Third, he preserves us in our redemption.  That’s a reference to the doctrine of the preservation of the saints.  That’s referring to our eternal security in Christ.  If we truly belong to Christ and are his subjects, he will keep us.  Through his grace, we cannot fall away from him.  Think of what Scripture says in 1 Peter 1:4-5.  Peter says that through Christ we have an inheritance that cannot perish, spoil, or fade.  He says we’re being shielded by God’s power.  Nothing can draw away the elect from the salvation they have in Christ.  They will be invincibly preserved by the King.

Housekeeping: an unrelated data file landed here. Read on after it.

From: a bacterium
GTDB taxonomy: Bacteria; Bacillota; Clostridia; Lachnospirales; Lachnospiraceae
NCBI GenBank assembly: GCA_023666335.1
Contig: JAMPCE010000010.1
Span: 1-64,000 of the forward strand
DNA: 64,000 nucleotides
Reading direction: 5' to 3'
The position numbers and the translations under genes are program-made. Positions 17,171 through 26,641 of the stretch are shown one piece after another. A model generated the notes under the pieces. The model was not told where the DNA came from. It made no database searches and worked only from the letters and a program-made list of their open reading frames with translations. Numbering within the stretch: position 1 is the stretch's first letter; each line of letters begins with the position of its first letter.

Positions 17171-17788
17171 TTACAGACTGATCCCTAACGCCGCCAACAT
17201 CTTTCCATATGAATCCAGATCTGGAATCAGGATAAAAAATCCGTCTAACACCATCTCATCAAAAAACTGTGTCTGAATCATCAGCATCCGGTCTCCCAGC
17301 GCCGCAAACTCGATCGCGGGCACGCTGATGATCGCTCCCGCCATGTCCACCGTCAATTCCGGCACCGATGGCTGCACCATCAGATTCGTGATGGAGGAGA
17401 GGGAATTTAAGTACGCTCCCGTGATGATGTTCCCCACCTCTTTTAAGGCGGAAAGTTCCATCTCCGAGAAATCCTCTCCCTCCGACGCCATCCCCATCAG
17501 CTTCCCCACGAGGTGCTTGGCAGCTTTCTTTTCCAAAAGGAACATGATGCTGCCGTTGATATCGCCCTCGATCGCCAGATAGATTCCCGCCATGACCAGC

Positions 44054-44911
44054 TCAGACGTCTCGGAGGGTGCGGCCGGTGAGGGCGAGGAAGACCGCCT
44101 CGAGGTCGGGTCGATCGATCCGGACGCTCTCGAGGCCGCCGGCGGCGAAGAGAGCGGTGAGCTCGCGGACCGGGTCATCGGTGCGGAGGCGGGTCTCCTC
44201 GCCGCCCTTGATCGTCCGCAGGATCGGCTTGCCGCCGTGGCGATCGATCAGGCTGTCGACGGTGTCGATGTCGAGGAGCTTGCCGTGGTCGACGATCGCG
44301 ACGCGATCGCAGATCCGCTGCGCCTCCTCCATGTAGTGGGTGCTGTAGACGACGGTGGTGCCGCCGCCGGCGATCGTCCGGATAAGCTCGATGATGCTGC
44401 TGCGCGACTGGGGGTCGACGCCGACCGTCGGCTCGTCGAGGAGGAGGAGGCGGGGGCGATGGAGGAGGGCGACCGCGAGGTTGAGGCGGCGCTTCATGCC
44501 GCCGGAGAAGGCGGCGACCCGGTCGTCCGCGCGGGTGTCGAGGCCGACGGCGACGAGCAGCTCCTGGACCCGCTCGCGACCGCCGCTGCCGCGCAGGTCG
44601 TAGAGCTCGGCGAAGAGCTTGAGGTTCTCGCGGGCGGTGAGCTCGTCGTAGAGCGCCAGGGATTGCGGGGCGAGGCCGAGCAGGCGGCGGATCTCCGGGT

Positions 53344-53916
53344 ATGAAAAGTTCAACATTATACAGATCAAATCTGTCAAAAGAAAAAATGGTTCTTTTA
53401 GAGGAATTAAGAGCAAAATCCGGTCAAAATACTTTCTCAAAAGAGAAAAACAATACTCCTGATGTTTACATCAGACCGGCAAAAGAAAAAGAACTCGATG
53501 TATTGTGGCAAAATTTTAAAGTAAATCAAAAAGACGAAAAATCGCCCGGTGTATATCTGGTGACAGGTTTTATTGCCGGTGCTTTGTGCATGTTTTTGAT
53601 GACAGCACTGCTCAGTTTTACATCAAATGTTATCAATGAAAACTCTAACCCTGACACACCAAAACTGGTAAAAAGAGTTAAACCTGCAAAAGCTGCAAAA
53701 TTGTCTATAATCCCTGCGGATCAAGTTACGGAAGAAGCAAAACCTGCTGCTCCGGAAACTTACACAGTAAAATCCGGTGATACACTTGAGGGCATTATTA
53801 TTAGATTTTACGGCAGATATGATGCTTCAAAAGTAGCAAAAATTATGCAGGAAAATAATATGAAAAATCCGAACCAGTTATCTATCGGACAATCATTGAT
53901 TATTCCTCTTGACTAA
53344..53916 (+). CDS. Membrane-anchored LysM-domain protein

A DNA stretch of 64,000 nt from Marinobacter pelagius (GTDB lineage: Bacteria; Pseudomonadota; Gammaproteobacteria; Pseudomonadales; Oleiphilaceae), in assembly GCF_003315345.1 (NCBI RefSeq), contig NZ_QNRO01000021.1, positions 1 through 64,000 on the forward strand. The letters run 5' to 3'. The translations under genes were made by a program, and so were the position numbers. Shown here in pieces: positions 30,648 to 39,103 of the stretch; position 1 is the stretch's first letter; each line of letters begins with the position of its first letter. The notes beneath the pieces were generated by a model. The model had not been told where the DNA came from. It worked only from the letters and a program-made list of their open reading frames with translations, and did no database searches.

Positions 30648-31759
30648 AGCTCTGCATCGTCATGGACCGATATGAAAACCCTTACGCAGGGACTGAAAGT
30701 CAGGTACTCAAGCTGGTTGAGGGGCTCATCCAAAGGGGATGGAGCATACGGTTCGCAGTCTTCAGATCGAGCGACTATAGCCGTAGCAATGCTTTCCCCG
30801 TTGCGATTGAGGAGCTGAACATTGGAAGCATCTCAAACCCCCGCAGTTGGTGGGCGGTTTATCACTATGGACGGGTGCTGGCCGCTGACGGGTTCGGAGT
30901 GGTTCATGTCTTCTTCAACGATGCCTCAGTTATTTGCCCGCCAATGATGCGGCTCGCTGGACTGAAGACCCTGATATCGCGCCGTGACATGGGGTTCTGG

The power of our eternal King is also illustrated in what we read from Revelation 19.  At one time in his life, as he was descending into humiliation, the King rode on a lowly donkey.  But here in Revelation 19, the glorified King rides on a majestic white horse.  His robe announces his title:  “King of kings and Lord of lords.”  That title is also written on his thigh.  “King of kings...”  And as a King, what do we see him doing in Revelation 19?  Judging and making war.  The King of kings is the Divine Warrior and Judge.  He has a sword which strikes down the nations.  In other words, what we see him doing here is taking vengeance on those who don’t know God and obey the gospel.  When Christ returns to judge the living and the dead, he’ll be carrying out an aspect of his office as King.  That reminds us again to live in the light of eternity.  That reminds us again to be sure we’re looking to Christ as our Saviour, so we stand behind him and not in front of him as he judges and makes war.